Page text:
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RH Program Extends $90m to Borrowers for Staying Current on Mortgage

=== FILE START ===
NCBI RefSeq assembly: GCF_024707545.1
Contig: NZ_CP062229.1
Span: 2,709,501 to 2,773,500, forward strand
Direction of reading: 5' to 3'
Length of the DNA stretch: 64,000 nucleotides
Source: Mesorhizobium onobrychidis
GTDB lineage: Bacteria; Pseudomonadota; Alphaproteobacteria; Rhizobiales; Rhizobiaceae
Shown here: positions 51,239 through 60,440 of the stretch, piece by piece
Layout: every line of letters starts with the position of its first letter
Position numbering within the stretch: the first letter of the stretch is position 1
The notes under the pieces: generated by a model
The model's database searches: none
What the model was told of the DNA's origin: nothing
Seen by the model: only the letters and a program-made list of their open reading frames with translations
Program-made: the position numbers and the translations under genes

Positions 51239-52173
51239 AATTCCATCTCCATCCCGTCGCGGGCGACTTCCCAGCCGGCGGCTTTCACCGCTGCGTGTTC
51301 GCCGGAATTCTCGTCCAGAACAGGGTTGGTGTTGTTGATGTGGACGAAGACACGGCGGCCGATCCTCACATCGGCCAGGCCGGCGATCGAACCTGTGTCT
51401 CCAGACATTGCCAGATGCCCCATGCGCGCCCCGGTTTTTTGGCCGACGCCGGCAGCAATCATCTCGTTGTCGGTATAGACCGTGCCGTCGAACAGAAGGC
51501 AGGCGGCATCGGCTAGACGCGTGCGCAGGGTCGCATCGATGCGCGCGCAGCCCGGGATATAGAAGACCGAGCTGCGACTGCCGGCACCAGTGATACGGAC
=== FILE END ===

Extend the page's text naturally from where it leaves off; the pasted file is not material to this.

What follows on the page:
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A program launched by the Loan Value Group (LVG) that pays borrowers incentives to remain current on their mortgage payments has offered $90m in rewards. The Responsible Homeowner Reward (RH Reward) program, which was launched early in the year, has been put to use by some servicers and mortgage companies looking to trim the risk of strategic default. Through the program, LVG works with the owners of risk-laden mortgage to enroll borrowers showing signs of strategic default. LVG evaluates negative equity, income, geography and other factors to determine the risk of an individual borrower and the size of the reward. "In the next three to five weeks, we'll pass $100m comfortably," Frank Pallotta, managing partner and executive vice president at LVG, told HousingWire. The program is a possible tool to combat problems with negative equity. If a borrower has a $200,000 mortgage and the value dropped to $150,000, a bank using the RH Reward program could give a $25,000 incentive to the borrower if the borrower remains current. How that reward is monetized depends on the borrower. If the borrower stays current until he or she sells the home, the $25,000 reward goes to the difference between the sales price and what is owed. The borrower pockets the net, Pallotta said when the program launched. Now, the RH Reward program has been included as an alternative resource in the Ohio's Hardest Hit Fund (HFF) for homeowners who owe more on their mortgage than the home is worth but who may not qualify for the fund. While the HFF money is not going to fund the RH Program, the Ohio Housing Finance Agency (HFA) listed the RH Program as a alternative in its submission to the Treasury Department. "Over the last six months, strategic default has really gone from a 'myth' to 'something that's happening' to 'it's happening to me and my portfolio,'" Pallotta said. Pallotta referenced a survey conducted by economists Luigi Guiso, Paola Sapienza and Luigi Zingales. Respondents who knew someone else who strategically defaulted, were 82% more likely to do so. "When you're seeing strategic default making its way into normal prime paper, you're finding out that when borrowers have a choice, they're really starting to consider the choice that no one thought they would consider which is default on the first lien," Pallotta said. Write to Jon Prior.

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